It's an unfortunate fact that your company might make a bum investment. If you're holding stocks or bonds that have suffered a permanent loss of value, generally accepted accounting principles require you to write off the loss. The accounting procedures depend on the type and size of the investment.
You carry bonds you intend to hold to maturity at their purchase cost on the balance sheet. Normally, you do not change the value of held-to-maturity investments unless they suffer a permanent loss of value. The accounting entry is a debit to the loss on held-to-maturity investment account and a credit to the held-to-maturity investment account. The restated balance should equal the fair market value of the bond.
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A trading security is one you intend to sell for a profit within a year. You carry this security at its fair market value and book any changes to value as a gain or loss to an operating income account. A special write-off for a loss in value is therefore not necessary. An available-for-sale security is one that is neither a trading security nor a held-to-maturity investment. You also carry these at fair market value but book changes to value as other comprehensive income until you sell the security, at which time you recognize the gain or loss to operating income.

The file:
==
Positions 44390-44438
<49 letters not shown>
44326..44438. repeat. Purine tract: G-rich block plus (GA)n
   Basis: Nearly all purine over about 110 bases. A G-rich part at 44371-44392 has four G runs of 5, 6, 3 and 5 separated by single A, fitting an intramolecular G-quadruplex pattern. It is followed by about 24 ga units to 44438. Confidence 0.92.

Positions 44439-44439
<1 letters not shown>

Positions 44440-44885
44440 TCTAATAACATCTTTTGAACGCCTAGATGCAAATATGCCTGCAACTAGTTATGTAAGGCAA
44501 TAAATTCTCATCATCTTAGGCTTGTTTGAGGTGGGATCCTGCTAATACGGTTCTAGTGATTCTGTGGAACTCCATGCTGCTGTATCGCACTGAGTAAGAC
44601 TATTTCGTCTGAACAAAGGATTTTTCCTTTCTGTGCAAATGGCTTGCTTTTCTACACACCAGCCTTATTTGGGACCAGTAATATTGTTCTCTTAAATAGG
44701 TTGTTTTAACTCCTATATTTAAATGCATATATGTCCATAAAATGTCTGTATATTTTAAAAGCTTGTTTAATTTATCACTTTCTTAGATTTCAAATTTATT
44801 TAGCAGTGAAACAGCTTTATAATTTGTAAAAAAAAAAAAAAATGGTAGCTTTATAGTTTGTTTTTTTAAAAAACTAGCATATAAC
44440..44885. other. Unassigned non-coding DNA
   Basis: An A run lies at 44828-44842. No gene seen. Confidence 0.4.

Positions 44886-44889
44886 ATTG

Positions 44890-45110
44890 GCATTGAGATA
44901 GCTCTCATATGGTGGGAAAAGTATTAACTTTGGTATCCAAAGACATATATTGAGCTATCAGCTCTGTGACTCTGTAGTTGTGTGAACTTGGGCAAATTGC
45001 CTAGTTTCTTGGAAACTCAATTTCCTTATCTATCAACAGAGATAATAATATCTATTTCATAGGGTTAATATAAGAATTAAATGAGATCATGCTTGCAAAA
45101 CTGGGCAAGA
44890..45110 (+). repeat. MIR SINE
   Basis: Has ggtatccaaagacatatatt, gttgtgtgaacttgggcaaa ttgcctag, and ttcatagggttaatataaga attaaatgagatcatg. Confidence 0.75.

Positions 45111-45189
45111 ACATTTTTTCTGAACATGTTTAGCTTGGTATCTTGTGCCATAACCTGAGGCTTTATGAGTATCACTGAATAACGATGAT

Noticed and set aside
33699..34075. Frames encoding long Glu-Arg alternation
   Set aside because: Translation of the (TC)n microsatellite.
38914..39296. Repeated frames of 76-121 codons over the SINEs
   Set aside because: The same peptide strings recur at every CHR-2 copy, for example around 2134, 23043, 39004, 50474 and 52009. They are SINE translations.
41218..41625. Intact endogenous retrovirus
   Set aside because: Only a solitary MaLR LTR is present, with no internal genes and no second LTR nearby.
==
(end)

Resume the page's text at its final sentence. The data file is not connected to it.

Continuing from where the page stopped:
If you hold more than 20 percent of another company's stock, you use the equity method to account for the investment. Under this method, you update the book value of the stock by your share of the investee's profits and losses. If the stock pays any dividends, deduct them from the carrying value. If the investee has a permanent loss of value, record the write-off as a debit to the loss on investment account and credit to the investment account. You can't write off more than the remaining value of the investment -- that is, you can't carry the investment as a negative number.
Fair Value Election
The fair value election is an alternative way to account for equity method investments. Under this option, you do not update the investment carrying value based on the investee's profits and losses. Instead, you adjust the carrying value based on the stock's fair market value. Another difference is that you don't subtract dividends from the carrying value. Under the fair value election, you don't have to write off the stock, because the fair market value will reflect the current value of the stock.